Glorious Gardens: how to create a wildlife-friendly green space
As we spring into summer, we look forward to seeing our gardens thrumming with butterflies and bumblebees. Here, Lindy Booth – owner of Eco-friendly Garden Solutions – shares her top tips on how to make your green space as wildlife-friendly as possible…
There are many challenges associated with climate change and this will increasingly affect everyone, including gardeners. The good news is that warmer weather means that we’ll be able to spend more time outside, there will be a longer growing season and we’ll be able to grow a wider variety of unusual and exotic plants in our gardens. However, there are some other things we will need to think about too, if we are to maintain a happy, healthy and resilient garden.
The natural world around us is continually adapting and, as humans, we have a role in supporting, nurturing and enabling beneficial change, which is what we can help people achieve at Eco-friendly Garden Solutions. For instance, introducing more native wild plants and those with different shapes and sizes of flowers means that new and useful creatures will start to frequent your garden. Pollinators such as bees and butterflies are easily attracted by the right kind of nectar-rich blooms and this will help to preserve and increase the insect populations that we rely on for producing much of our food.
Challenges such as heavier rainfall – as we’ve already seen – is increasingly causing flooding, but we can all help to mitigate this by introducing water storage measures. From planting more trees, hedges and other plants in our gardens (that take up excess water) to installing a water butt, there are many ways in which we can help minimise local flooding.
More planting also helps to reduce temperatures – from providing shade in our towns and cities to capturing carbon from the atmosphere. It also provides food and shelter for the wildlife, which is such an important part of our food chain.
By making our gardens as wildlife-friendly as possible, we can help insects and animals to adapt and survive in greater numbers. For example, due to climate change, some flowering plants may not bloom for as long as they used to, or not at the time when pollinating insects need them to provide food, so the more diverse the plant species that flower at different times of year, the better.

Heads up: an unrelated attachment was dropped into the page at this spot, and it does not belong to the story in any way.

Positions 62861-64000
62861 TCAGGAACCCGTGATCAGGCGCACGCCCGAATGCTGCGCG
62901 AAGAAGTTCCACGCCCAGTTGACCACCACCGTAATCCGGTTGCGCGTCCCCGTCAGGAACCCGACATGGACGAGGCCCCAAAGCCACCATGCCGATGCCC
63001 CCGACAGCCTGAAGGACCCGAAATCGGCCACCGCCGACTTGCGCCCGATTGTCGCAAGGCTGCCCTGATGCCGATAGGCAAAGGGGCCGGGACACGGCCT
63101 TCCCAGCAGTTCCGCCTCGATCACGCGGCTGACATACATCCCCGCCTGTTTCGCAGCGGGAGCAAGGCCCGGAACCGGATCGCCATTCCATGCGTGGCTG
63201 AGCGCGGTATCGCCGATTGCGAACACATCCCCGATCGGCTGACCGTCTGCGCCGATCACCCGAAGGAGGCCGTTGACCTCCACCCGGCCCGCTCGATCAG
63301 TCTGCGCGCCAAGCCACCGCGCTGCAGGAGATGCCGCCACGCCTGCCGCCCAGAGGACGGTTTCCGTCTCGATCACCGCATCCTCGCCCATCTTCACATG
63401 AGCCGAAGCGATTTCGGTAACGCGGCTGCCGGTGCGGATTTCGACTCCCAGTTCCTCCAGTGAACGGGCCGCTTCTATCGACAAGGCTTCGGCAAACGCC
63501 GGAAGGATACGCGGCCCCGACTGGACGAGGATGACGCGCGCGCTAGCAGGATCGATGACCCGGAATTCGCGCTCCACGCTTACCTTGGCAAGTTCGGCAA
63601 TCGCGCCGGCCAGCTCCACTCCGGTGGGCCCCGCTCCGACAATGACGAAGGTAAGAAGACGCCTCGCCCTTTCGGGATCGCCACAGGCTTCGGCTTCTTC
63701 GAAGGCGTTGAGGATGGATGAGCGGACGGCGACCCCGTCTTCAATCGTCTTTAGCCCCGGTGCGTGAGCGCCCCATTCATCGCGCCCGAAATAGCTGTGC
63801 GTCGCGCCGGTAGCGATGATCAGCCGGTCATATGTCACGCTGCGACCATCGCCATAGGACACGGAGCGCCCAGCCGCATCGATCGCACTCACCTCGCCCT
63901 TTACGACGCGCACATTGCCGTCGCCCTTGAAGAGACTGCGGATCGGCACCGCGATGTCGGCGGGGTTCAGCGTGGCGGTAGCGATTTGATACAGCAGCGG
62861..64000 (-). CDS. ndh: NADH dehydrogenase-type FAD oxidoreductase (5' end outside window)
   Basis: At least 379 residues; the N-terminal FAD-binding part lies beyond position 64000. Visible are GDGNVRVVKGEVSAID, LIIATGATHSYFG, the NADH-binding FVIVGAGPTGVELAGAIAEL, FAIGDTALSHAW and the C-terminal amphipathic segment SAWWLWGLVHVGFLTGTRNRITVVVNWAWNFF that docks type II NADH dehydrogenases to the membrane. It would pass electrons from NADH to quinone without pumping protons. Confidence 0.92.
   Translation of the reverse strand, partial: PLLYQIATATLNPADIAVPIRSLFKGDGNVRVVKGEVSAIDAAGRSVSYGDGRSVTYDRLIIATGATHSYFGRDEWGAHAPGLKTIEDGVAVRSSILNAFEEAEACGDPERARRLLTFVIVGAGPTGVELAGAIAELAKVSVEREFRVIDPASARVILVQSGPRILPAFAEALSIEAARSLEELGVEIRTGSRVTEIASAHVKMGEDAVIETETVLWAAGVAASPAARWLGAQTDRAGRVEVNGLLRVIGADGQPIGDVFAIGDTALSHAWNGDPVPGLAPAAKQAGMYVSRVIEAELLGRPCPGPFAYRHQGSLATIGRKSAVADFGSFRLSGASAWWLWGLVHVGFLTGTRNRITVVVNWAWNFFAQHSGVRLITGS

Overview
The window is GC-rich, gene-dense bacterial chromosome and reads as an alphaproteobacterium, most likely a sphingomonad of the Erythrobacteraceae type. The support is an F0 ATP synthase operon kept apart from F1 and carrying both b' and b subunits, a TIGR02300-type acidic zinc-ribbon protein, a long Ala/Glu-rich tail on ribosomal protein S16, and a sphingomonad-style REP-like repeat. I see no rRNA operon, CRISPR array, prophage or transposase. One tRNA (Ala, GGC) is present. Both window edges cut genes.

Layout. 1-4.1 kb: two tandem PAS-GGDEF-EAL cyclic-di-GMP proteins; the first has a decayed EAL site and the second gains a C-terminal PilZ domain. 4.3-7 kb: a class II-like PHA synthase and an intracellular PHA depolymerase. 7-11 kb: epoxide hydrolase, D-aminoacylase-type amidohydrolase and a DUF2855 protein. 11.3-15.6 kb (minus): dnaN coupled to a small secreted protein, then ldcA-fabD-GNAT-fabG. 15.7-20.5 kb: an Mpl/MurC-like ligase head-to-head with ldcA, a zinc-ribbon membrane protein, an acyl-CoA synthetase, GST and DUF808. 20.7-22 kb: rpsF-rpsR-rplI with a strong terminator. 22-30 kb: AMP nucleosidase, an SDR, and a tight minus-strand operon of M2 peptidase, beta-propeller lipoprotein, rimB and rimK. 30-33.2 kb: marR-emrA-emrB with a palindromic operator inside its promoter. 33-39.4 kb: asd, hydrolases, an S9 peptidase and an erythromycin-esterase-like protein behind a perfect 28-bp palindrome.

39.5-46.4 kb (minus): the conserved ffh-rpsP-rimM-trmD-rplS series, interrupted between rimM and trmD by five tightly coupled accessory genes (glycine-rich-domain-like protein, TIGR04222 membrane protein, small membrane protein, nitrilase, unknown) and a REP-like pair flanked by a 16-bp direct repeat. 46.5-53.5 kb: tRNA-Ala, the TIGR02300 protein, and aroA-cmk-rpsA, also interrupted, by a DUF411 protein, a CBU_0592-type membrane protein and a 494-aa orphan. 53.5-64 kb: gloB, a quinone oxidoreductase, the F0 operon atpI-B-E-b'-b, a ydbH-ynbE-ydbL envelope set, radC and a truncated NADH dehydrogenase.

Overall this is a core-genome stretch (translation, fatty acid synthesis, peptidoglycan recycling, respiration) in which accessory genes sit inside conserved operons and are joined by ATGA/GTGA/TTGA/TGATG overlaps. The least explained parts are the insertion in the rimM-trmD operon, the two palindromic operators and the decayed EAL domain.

By making our gardens as wildlife-friendly as possible, we can help insects and animals to adapt and survive in greater numbers
Pest and predator populations may become out of ‘sync’ with each other too, and this disruption could lead to increased pest infestations, so we need to do what we can to keep the nature in our gardens in balance. We also need to watch out for new invasive plant and pest species that are favoured by new weather conditions.
Changing the way we water our gardens and look after our soil is also very important – as is how we power our outdoor equipment and lighting – and making a few changes to these things will probably save us money too.
Whether we are designing a new garden, introducing new features or carrying on in much the same way as we always have, there are lots of decisions we take as gardeners that can have far-reaching effects on our planet – and we can often make better choices. Just some of these include re-using things we already have, buying new materials from a sustainable and/or local source and growing at least some of our own food.
Recycling garden waste, composting, avoiding buying peat and plastic products, choosing new paving wisely and stopping or reducing the use of fertilisers, pesticides and herbicides, are also vital.
The good news for some perhaps, is that while a perfectly manicured garden can be aesthetically pleasing, leaving things a bit less tidy will greatly benefit wildlife. Hearing that will be quite a relief for some of you. For others, it’ll be good to know that the soft fruiting season will probably be longer and more repeat sowings of salad and vegetable crops will be possible.
However, despite the new gardening opportunities, much of the above may sound a bit daunting. That’s where we at Eco-friendly Garden Services come in – we’re here to help you make some simple changes and to give you a few ideas on how best to put them into action. In the meantime, here are our top tips for gardeners of all abilities:
Get to know your garden well: understand and appreciate its unique conditions and character.
Plant, plant, plant: fill your garden with as many different plant species as you can
Keep digging to a minimum and add as much organic matter as possible
Reduce, re-use and recycle: think carefully before bringing anything new into your garden, or throwing anything away
Choose tried and tested varieties of plants and buy from reputable suppliers
Make eco-friendly choices when considering new garden features and equipment. Tread lightly and attend to your garden with love
About the owner: Lindy moved to Bristol from Somerset three years ago and completed her horticultural training at the University of Bristol Botanic Gardens
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